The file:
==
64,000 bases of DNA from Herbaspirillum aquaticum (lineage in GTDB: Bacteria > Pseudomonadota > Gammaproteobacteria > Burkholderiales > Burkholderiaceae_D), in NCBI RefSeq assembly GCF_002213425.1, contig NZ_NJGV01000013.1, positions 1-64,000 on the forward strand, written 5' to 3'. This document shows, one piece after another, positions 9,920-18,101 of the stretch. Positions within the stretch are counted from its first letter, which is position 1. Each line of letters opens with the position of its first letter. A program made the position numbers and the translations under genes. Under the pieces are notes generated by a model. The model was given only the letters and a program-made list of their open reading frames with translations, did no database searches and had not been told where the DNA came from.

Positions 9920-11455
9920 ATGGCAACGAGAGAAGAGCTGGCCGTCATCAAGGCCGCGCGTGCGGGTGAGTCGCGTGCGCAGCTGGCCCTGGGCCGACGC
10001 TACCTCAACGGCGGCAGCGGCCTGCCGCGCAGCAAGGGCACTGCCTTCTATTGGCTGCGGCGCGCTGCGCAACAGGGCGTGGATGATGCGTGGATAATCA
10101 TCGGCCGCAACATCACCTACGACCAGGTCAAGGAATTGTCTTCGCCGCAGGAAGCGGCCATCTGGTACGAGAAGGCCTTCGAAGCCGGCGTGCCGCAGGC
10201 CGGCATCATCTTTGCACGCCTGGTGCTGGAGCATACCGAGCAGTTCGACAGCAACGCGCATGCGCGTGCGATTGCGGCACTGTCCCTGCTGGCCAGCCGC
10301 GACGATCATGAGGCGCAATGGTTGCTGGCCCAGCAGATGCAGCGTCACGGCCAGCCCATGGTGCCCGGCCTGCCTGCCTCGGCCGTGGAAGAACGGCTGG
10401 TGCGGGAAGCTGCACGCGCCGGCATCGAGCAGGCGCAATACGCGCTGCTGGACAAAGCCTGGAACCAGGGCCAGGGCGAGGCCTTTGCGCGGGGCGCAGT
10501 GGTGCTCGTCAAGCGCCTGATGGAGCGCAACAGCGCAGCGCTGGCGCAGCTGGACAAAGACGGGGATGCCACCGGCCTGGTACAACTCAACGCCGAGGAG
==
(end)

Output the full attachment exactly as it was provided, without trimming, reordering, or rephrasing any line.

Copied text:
64,000 bases of DNA from Herbaspirillum aquaticum (lineage in GTDB: Bacteria > Pseudomonadota > Gammaproteobacteria > Burkholderiales > Burkholderiaceae_D), in NCBI RefSeq assembly GCF_002213425.1, contig NZ_NJGV01000013.1, positions 1-64,000 on the forward strand, written 5' to 3'. This document shows, one piece after another, positions 9,920-18,101 of the stretch. Positions within the stretch are counted from its first letter, which is position 1. Each line of letters opens with the position of its first letter. A program made the position numbers and the translations under genes. Under the pieces are notes generated by a model. The model was given only the letters and a program-made list of their open reading frames with translations, did no database searches and had not been told where the DNA came from.

Positions 9920-11455
9920 ATGGCAACGAGAGAAGAGCTGGCCGTCATCAAGGCCGCGCGTGCGGGTGAGTCGCGTGCGCAGCTGGCCCTGGGCCGACGC
10001 TACCTCAACGGCGGCAGCGGCCTGCCGCGCAGCAAGGGCACTGCCTTCTATTGGCTGCGGCGCGCTGCGCAACAGGGCGTGGATGATGCGTGGATAATCA
10101 TCGGCCGCAACATCACCTACGACCAGGTCAAGGAATTGTCTTCGCCGCAGGAAGCGGCCATCTGGTACGAGAAGGCCTTCGAAGCCGGCGTGCCGCAGGC
10201 CGGCATCATCTTTGCACGCCTGGTGCTGGAGCATACCGAGCAGTTCGACAGCAACGCGCATGCGCGTGCGATTGCGGCACTGTCCCTGCTGGCCAGCCGC
10301 GACGATCATGAGGCGCAATGGTTGCTGGCCCAGCAGATGCAGCGTCACGGCCAGCCCATGGTGCCCGGCCTGCCTGCCTCGGCCGTGGAAGAACGGCTGG
10401 TGCGGGAAGCTGCACGCGCCGGCATCGAGCAGGCGCAATACGCGCTGCTGGACAAAGCCTGGAACCAGGGCCAGGGCGAGGCCTTTGCGCGGGGCGCAGT
10501 GGTGCTCGTCAAGCGCCTGATGGAGCGCAACAGCGCAGCGCTGGCGCAGCTGGACAAAGACGGGGATGCCACCGGCCTGGTACAACTCAACGCCGAGGAG